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Congressional Insiders Poll

Prominent bloggers on the left and right respond to these questions on

Q: Should President Obama push Congress next year for a vote on "card-check" legislation?

Democrats (32 votes)

Yes, Obama should push     47 percent
No, Obama should not push  47 percent
Other (volunteered)         6 percent



"Yes, but.... The overall challenge is stabilizing and invigorating the economy, but the No. 1 domestic issue is providing health care for every American, and that should precede an issue like this."



"He will not need to."

"I don't think much pushing will be needed."

"He should voice his continued support for the Employee Free Choice Act but should not push for a vote until the economic recovery is in full swing... which probably means 2011."



"We should just do it."

"Congress will push this because it is morally right and also part of restoring our American economy."

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Q: And do you think that card-check legislation will be enacted next year?

Yes, it will be enacted  56 percent
No, it won't be enacted  28 percent
Other (volunteered)      16 percent



"But with modifications for small businesses."

"Probably. Overcoming a filibuster will be easier if a compromise is struck."


"I think that the House is likely to pass the bill, but the Senate is unlikely to pursue the issue."


"Perhaps. There are at least hundreds of must-do's!"

"It's too close to call."

"Will depend on what concessions are given. Everyone is hurting."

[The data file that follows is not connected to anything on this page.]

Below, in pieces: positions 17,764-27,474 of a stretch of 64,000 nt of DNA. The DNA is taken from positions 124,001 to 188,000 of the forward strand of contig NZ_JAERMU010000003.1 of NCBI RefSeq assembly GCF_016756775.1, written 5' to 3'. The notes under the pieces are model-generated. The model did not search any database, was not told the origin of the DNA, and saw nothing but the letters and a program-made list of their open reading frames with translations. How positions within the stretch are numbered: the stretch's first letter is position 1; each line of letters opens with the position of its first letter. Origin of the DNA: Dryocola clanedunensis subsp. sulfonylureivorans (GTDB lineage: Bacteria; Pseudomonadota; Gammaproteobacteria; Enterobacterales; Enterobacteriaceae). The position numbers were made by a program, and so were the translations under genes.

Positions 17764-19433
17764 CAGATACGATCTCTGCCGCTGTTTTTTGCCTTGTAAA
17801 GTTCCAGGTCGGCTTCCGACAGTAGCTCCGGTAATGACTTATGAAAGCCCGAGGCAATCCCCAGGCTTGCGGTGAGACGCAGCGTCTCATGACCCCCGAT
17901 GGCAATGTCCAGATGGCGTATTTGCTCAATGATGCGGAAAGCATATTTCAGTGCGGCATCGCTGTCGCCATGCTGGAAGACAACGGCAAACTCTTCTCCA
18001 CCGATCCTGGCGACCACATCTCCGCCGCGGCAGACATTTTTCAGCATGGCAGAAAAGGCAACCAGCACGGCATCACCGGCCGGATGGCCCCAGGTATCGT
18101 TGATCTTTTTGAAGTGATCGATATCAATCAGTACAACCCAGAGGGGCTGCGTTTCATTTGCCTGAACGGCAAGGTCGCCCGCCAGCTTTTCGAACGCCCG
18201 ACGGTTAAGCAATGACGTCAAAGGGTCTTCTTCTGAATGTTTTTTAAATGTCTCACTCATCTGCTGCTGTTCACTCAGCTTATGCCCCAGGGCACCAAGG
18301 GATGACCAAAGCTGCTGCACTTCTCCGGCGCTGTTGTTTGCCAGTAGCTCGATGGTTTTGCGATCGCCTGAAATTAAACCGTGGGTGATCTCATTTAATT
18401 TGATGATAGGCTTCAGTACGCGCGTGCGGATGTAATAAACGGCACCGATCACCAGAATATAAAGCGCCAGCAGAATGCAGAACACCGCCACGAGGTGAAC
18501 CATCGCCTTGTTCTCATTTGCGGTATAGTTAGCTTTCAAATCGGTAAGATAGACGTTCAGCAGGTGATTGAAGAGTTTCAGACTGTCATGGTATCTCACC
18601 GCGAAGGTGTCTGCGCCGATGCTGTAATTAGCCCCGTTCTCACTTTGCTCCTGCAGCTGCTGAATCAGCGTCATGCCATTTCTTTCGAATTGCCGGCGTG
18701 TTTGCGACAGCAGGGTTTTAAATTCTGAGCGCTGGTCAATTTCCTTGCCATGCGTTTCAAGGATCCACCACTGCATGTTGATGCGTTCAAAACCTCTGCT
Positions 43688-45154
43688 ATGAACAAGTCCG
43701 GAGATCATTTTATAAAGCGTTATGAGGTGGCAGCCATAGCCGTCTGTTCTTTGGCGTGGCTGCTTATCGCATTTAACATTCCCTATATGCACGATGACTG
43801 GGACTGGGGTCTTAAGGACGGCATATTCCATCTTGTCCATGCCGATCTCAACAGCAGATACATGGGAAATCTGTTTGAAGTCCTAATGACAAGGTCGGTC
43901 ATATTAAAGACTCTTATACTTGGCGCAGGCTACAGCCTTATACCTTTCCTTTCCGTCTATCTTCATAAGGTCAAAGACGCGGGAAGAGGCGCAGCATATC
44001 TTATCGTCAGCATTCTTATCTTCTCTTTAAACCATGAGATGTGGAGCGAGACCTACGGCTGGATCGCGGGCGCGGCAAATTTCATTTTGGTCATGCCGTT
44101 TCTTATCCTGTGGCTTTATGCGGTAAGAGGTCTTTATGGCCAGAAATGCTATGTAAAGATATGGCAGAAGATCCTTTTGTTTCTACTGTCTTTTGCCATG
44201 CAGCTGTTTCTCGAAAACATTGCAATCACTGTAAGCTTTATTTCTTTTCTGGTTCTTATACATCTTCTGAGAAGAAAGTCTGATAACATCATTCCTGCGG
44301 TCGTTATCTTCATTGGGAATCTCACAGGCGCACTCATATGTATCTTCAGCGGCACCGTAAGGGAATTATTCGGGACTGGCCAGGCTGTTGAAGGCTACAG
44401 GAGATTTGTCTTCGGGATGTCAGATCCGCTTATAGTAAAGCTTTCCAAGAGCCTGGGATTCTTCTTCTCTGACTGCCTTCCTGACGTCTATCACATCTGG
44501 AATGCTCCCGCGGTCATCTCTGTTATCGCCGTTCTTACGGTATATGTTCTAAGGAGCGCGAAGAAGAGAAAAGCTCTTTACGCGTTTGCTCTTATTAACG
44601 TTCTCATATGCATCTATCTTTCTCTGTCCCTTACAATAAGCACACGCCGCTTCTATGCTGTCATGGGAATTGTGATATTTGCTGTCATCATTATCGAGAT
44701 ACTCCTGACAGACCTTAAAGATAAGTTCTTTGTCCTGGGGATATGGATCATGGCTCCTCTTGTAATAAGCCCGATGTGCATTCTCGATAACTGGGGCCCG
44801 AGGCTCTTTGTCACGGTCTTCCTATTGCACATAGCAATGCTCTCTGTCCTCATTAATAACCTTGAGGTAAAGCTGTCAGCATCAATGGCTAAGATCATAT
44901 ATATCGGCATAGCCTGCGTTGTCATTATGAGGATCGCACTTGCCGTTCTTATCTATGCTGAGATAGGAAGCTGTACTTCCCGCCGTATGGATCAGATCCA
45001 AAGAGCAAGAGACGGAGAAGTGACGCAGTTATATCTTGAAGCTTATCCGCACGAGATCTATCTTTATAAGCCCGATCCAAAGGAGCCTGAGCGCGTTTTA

"Of course it will pass the House. But if the business community can get past their fire-breathing rhetoric, there are some compelling economic arguments against it."

Q: Should President Obama push Congress next year for a vote on "card-check" legislation?

Republicans (31 votes)

Yes, Obama should push      10 percent
No, Obama should not push   84 percent
Other (volunteered)          6 percent



"From a Republican perspective, absolutely. This will drive business and industry away from Democrat candidates and causes, and will be a potent issue in 2010."


"Even some Democrats realize the secret ballot is a right of workers."

"As we are seeing with Detroit, a powerful union does workers no good when it means employers are run into the ground."

"A scaled-down version will pass. Bill as currently written will not pass."

"If he does, it will galvanize opposition to his administration."

"Only if he wants to destroy any chance at bipartisanship."

"&*@!$, no!!! And it's interesting that Democrats will participate in an anonymous poll but don't like the idea of letting people vote anonymously."


"It's Big Labor's top priority, so of course he will."

"A vote won't be necessary, just have the members [of Congress] sign some cards."

Q: And do you think that card-check legislation will be enacted next year?

Yes, it will be enacted  23 percent
No, it won't be enacted  68 percent
Other (volunteered)      10 percent



"Obama and the Dems owe a huge debt to organized labor, and they are out of excuses to push off the unions' No. 1 priority."


"The American people are wildly opposed to this payoff for Big Labor."

"Will miss a filibuster-proof Senate margin by one vote."

"41 strong in the Senate."


"I'd answer that, but let me check with my union boss first."

Q: How large should the economic stimulus package expected to pass in January be?

Democrats (32 votes)

Average $566.4 billion

$0 to $250 billion             6 percent
$251 billion to $500 billion   6 percent
$501 billion to $750 billion  53 percent
$751 billion or more          25 percent
No number provided             9 percent


$501 billion to $750 billion

$500B-$600B. "The $500-$600 billion figure being thrown around by economists makes sense. Who knows if it will work, but we can't do worse than the Bush clowns."

$600B. "TARP for the American people because, unlike the banks, the people may actually spend it."

$700B. "If Congress can give a $700 billion lifeline to the financial industry, Congress can also give one to the American people who need it."

$700B. "Should be a similar amount to the economic recovery bill passed earlier this year."

$751 billion or more